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Critical flaw found in game software

A hole in the "Unreal" game engine could let attackers take over vulnerable computers.

A security researcher warned Tuesday of a "critical" flaw in a widely used piece of game software that could let attackers take over vulnerable PCs.

Security company Secunia issued a bulletin warning of the flaw in some versions of the "Unreal" game engine, used by numerous PC games. Most game publishers using the engine have already issued patches, however, to plug the hole.

According to the bulletin, malicious hackers could send a string of junk data to the security tool the Unreal engine uses to verify online game servers. Once the security tool was compromised by such a "buffer overrun," the attacker would be able to execute code at will on the machine.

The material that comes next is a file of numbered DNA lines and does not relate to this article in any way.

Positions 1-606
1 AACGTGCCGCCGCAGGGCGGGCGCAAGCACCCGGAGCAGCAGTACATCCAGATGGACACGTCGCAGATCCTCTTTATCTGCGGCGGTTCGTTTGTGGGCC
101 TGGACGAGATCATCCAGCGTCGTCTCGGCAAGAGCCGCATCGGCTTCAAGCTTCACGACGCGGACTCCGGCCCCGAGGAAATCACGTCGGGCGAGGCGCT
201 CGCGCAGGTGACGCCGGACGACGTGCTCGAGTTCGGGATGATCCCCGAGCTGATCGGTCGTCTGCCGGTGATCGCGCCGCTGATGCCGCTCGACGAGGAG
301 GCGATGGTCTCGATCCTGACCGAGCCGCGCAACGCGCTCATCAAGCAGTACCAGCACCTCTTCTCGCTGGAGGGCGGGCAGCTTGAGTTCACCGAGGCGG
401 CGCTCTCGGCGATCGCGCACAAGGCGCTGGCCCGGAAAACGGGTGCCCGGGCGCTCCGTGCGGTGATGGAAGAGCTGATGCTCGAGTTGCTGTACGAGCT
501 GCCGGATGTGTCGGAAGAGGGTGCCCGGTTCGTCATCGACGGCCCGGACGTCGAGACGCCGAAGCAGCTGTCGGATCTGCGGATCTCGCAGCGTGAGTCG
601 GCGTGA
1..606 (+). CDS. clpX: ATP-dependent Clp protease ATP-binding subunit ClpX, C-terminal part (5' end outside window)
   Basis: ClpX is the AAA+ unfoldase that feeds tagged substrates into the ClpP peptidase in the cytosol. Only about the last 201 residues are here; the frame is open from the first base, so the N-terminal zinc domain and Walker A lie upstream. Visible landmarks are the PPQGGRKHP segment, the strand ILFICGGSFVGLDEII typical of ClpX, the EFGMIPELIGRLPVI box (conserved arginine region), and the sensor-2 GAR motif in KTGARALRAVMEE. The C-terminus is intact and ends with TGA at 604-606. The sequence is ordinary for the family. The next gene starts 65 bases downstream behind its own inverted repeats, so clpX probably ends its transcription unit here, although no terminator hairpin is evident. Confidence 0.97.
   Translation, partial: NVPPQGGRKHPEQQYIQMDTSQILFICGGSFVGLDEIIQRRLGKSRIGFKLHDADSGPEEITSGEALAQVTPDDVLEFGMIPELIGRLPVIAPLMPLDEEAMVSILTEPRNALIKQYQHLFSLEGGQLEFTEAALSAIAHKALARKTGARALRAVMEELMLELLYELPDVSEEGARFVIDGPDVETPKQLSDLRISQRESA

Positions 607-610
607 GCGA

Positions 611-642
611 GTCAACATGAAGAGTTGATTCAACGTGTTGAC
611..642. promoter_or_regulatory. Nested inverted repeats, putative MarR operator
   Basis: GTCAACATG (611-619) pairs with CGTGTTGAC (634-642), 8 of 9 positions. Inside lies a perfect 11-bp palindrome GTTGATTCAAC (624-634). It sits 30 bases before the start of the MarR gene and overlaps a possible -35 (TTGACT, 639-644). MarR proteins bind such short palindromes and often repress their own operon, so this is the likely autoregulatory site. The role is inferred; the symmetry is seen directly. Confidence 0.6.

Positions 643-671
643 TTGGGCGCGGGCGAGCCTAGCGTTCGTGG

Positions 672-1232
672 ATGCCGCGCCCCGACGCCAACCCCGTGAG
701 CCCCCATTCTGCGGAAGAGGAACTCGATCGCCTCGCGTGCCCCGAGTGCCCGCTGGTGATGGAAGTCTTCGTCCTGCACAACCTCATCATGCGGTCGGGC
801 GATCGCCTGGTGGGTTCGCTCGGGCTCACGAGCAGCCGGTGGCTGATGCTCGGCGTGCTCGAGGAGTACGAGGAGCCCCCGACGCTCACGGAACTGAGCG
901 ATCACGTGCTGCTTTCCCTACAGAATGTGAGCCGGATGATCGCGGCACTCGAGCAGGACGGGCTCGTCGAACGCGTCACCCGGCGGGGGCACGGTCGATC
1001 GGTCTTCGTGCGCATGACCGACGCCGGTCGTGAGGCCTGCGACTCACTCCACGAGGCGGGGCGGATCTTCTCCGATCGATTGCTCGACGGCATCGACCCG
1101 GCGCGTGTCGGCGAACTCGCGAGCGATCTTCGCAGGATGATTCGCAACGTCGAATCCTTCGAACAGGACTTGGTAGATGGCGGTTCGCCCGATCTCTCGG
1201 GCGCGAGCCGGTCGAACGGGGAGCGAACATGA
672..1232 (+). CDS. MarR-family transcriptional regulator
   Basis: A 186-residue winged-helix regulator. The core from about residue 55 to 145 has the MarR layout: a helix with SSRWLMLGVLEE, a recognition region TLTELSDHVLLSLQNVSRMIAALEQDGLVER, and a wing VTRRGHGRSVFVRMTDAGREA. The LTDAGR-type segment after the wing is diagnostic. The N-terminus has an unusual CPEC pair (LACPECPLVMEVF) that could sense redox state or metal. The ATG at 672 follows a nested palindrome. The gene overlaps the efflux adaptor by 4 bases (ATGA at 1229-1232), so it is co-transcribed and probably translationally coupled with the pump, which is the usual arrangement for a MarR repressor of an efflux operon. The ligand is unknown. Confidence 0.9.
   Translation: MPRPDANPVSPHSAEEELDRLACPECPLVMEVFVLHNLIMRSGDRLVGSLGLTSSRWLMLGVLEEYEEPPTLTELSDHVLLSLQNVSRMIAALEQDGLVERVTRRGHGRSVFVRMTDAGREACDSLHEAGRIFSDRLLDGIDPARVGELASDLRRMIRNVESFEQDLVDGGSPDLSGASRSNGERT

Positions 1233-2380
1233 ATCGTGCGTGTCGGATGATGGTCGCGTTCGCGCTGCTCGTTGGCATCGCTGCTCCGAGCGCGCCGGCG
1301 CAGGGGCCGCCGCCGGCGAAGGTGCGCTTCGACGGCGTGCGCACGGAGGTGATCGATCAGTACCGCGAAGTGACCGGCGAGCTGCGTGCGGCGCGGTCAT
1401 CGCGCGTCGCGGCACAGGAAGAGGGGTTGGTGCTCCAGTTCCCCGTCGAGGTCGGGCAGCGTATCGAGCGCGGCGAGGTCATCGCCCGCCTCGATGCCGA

Games affected by the flaw include five versions of "Unreal," all of which are secured by patches released last week, plus shooting games "Postal 2" and "Deus Ex," also fixed by recent patches.

The flaw was discovered by independent security researcher Luigi Auriemma, whose work has played a major role in publicizing online gaming as a possible vector for security threats. Auriemma discovered several flaws in software used by GameSpy, a popular online game-hosting service, and fought with the company to publicize the holes.

As they develop more online capabilities, games have become an increasingly popular avenue for online miscreants. A recently patched flaw in the shooting game "Half-Life" and its popular online offshoots opened a door for denial-of-service attacks, while the GameSpy service and software have been the subject of several security alerts.